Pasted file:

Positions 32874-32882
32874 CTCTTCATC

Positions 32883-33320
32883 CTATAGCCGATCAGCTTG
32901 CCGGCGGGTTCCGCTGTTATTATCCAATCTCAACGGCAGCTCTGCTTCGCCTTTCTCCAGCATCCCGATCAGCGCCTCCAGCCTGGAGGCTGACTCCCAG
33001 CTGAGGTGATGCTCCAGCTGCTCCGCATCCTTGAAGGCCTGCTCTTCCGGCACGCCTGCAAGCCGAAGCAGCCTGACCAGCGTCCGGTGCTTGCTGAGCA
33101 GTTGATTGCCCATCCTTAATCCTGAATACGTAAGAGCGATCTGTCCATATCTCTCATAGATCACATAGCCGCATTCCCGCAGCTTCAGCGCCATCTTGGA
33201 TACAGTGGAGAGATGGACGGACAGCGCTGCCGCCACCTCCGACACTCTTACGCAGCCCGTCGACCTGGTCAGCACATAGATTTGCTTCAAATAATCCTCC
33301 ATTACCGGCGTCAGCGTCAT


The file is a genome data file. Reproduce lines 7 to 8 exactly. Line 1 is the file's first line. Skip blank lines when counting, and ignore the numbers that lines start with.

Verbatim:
33101 GTTGATTGCCCATCCTTAATCCTGAATACGTAAGAGCGATCTGTCCATATCTCTCATAGATCACATAGCCGCATTCCCGCAGCTTCAGCGCCATCTTGGA
33201 TACAGTGGAGAGATGGACGGACAGCGCTGCCGCCACCTCCGACACTCTTACGCAGCCCGTCGACCTGGTCAGCACATAGATTTGCTTCAAATAATCCTCC